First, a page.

My typical book selection is from the fantasy genre – both contemporary and epic, with a little sci-fi. Occasionally I need a change of pace, and randomly select something left field for me - this turned out to be one of those selections. It is sci-fi, but not as I expected, and I think perhaps I struggled to embrace its observational approach.
Initially, I was a little bored and although the observations about us humans were well presented, and occasionally amusing, I found it a little obvious and predictable. I did eventually warm to the story and the characters, and by half-way I was enjoying it and was even a little sad to come to the end - I can see how other reviewers have given it good reviews. It has some lovely moments, and the pace does pick up by the midpoint, which is probably what I was struggling with initially.
I have no idea whether the mathematical references are correct or not, but they don't detract from the story. (However, I won’t be able to look at a prime number in the same way ever again.)
It’s a gentle listen; an observation on life as a human being, and how we aren’t all that bad despite our obvious failings.
Mark Meadows does a good job as narrator.
"One of the best"
This has to be one of the best books I have listened to on audible. The narrator is excellent and very easy to listen to. the story is funny, tragic, morbid, comical and ultimately Human.
It makes you look at the simplest things of our everyday lives and gives a different perspective on what it means to be alive and mortal. The beauty of the earth and the wonders of human nature and the world we have created. This book gets a huge big thumbs up from me and I would like to discover more of Matt Haigs books.
"The Frightening Beauty of Being Human"
Professor Andrew Martin, Cambridge mathematician, is dead. An alien, in his body, returns in his place. That would normally be enough to make me switch off, turn away, put the book down - but bear with me - The Humans is utterly brilliant. Everyone should have a copy.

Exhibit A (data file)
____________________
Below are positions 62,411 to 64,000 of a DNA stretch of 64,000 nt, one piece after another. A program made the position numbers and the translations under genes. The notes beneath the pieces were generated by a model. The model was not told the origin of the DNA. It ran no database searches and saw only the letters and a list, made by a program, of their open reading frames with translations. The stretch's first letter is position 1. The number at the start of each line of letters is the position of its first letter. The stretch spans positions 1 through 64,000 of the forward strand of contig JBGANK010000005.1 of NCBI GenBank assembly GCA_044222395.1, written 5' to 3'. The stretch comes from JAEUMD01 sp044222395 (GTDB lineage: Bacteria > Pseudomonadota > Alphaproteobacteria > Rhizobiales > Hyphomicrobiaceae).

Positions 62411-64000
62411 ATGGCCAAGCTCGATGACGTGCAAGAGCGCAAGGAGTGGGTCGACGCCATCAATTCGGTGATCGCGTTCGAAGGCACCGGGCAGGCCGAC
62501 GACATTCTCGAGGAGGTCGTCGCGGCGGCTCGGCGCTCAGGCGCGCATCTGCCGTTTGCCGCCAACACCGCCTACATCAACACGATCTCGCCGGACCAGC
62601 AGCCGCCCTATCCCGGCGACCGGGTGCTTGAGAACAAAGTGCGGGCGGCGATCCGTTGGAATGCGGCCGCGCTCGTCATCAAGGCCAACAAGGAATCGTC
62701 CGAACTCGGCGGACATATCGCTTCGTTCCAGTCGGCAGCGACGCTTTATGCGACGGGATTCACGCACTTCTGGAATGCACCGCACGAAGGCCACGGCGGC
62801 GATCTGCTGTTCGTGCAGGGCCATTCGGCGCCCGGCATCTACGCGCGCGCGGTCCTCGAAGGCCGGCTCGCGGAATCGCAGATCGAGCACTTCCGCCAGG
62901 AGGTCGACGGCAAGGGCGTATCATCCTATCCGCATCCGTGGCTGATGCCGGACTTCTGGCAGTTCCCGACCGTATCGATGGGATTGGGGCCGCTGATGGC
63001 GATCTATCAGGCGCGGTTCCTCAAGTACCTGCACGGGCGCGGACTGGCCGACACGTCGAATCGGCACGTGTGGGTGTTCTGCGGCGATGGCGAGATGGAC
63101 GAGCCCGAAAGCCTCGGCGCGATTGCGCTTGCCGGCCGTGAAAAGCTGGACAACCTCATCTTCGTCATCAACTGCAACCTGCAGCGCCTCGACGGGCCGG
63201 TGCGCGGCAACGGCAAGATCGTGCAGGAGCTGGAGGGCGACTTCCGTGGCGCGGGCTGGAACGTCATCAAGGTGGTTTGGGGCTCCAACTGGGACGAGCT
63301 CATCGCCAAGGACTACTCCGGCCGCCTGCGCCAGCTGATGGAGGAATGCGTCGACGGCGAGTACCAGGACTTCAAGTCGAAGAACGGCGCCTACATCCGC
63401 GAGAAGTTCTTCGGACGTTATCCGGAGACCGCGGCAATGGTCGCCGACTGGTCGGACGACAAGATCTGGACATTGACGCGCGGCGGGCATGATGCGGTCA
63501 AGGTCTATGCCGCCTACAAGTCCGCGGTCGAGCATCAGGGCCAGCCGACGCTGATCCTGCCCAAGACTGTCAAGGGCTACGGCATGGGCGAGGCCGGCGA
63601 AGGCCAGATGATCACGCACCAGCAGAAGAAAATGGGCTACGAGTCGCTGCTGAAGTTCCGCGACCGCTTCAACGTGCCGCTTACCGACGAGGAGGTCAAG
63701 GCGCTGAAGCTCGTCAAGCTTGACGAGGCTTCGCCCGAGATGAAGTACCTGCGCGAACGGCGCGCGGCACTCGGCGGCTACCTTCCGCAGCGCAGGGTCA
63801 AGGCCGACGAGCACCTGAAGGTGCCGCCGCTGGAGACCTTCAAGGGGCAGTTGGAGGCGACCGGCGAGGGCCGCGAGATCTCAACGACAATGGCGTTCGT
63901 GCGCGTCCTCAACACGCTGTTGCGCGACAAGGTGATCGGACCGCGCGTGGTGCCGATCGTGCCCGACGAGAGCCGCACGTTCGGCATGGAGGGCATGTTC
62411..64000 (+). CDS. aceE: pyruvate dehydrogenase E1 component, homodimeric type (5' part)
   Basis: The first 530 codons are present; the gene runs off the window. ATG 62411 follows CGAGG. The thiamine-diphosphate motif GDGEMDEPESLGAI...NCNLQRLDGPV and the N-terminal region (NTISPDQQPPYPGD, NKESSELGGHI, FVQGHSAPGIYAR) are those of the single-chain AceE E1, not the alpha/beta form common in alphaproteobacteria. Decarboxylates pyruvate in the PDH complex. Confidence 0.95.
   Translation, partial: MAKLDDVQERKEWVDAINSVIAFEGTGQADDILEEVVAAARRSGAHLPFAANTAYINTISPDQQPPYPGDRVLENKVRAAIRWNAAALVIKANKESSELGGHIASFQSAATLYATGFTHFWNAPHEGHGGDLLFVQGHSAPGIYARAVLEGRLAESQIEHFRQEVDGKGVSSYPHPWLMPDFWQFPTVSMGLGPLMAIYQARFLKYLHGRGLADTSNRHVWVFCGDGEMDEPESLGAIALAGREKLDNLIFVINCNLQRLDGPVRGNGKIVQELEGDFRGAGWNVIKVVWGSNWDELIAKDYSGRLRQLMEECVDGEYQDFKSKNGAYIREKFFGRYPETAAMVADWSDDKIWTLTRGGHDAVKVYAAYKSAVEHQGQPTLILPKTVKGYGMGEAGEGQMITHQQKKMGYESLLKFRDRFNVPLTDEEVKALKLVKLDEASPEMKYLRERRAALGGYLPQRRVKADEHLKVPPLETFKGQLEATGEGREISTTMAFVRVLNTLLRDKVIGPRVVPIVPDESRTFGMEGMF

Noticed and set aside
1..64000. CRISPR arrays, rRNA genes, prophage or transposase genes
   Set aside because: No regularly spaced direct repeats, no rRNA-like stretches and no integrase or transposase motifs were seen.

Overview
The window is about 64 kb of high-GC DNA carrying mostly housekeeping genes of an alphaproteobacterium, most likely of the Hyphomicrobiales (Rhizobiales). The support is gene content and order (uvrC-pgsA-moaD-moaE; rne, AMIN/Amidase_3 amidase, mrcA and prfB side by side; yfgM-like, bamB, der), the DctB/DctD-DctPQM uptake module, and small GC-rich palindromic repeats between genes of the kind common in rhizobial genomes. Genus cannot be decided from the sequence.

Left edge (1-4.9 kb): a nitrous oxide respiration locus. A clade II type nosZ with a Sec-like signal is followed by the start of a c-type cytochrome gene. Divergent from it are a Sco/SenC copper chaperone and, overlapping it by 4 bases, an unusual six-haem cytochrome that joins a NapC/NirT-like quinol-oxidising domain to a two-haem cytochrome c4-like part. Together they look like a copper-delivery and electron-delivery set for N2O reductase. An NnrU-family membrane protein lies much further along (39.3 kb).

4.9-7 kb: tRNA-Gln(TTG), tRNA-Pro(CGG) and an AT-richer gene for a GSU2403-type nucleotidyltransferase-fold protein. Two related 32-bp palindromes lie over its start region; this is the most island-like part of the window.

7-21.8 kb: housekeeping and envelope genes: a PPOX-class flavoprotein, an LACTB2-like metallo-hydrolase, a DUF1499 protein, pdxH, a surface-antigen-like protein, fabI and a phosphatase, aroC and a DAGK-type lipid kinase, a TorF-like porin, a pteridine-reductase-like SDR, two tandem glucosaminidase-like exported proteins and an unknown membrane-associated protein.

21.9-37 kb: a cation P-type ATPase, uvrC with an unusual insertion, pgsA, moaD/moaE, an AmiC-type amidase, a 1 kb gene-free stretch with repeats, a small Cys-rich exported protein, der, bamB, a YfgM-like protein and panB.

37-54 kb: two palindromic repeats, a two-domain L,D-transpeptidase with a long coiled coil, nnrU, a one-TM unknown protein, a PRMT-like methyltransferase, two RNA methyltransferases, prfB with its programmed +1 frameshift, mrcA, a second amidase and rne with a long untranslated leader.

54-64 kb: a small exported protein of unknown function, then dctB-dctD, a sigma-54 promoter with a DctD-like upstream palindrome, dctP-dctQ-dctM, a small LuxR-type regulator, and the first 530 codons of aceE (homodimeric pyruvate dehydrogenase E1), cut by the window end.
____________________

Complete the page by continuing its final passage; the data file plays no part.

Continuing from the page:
In The Humans Matt Haig manages to avoid being twee, ridiculous or schmaltzy. The novel is almost a series of essays, a meditation on what it means to be human, but leavened with humour and held together with some strong narrative glue.
The Humans is a cross between Fermat’s Last Theorem and ET. It’s a glorious mix of science, poetry and what it means to love.
At its heart, The Humans is a modern-day gender-role reversal of The Little Mermaid, a creature who abandons his own atmosphere, trading a life of ease for one of unending suffering, all for love.
"Not what i expected but all the better for that"
Loved this book and its very quirky story line. The main character is a brilliant vessel into which the author explains what being human is all about. BUT in no way are you lectured just entertained. Just occasionally you realise your thoughts have been challenged and maybe even changed. Best God, no God argument I have ever heard and loved it.
I would urge you to try this book it is humorous and thought provoking at the same time. And in the end do you know what it was all about? I'd love to know?
"Humorous, what-if, feel-good story"